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Old 08-26-2010, 03:27 PM   #1
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We Don't Serve Pregnant Women Here

TODAYMoms - Are bars right to refuse to serve pregnant women?


Wed Aug 25, 2010 3:38 PM EDT

In terms of pregnancy, there are few topics more likely to spark debate than the question of expectant mothers consuming alcohol. While roundly considered a taboo, some medical experts maintain that the odd glass of wine is perfectly OK. Both The New York Post and Jezebel.com ran pieces on the controversial subject recently. Here, one blogging mother shares her perspective.

Amy Gates for BlogHer.com

A pregnant woman walks into a bar... It sounds like the start of a joke, but what actually transpired when an expectant mother ordered a glass of wine at a New Orleans restaurant isn't a joke at all.

Annie Krasnow of The Stir recently told the story of her friend who, at seven months pregnant, visited New Orleans with her husband for a "babymoon" -- in other words their "last hurrah" before entering parenthood. After a day of taking in the sights, they went to a quiet restaurant where the expectant mother ordered a glass of Chardonnay. The waitress responded, "We don't serve pregnant women here."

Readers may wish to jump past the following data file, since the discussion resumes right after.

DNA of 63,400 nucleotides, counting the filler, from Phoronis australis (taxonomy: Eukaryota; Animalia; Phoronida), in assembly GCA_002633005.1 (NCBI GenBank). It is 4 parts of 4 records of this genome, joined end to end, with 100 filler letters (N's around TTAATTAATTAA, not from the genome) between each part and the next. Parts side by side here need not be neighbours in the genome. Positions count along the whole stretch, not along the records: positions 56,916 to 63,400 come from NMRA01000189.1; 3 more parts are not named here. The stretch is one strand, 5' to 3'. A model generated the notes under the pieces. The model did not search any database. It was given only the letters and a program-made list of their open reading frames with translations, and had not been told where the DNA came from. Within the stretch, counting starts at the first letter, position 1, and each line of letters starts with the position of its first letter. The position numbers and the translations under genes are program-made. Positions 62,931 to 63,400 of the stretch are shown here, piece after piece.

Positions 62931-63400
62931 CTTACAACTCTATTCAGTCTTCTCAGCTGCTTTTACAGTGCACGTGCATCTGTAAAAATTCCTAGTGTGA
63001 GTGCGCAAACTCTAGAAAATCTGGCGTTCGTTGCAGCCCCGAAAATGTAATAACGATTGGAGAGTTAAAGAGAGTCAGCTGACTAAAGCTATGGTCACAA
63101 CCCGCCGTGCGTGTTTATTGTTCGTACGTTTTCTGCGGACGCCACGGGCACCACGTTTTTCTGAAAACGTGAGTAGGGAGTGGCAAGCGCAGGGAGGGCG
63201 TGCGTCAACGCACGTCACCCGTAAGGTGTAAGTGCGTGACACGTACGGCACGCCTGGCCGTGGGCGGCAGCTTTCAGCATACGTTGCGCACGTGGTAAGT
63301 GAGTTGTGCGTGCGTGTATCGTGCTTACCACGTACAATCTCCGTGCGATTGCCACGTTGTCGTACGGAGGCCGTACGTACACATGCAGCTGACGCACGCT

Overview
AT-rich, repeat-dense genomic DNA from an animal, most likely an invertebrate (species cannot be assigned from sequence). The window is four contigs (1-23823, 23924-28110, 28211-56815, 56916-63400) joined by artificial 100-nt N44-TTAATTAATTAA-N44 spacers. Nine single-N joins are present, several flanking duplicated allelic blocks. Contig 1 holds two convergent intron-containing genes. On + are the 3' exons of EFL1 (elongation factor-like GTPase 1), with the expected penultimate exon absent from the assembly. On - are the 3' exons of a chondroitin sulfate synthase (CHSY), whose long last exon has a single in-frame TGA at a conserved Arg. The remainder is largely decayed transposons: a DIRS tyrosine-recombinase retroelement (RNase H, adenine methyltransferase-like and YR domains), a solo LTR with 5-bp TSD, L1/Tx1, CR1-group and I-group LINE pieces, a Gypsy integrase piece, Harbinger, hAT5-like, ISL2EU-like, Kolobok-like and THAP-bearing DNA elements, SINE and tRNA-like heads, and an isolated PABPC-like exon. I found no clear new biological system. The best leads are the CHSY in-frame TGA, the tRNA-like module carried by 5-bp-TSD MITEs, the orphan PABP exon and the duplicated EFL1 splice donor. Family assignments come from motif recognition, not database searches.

Annie posed the question, "What gives that server the right to refuse a grown woman alcohol?"

Some may argue that there is an innocent life at stake. In this case, her unborn baby can't speak for itself. But what about mothers who feed their obese children fast food? Or let them buy violent video games? Is anyone refusing them service? It's not like my friend was drunk. She wanted one glass of wine.

It seems that when women are pregnant, they become public property. I'm not condoning pregnant women getting drunk, but I don't think that waitress should be allowed to make that decision for anyone but herself.

Melimae replied in the comments, "I see both sides..if something were to happen to their baby, the family could go back and blame the restaurant, so they are just covering there butt. BUT I believe having a glass of wine is okay, some ppl say it helps the moms relax. I never did but that's my choice. So it should be her choice as well."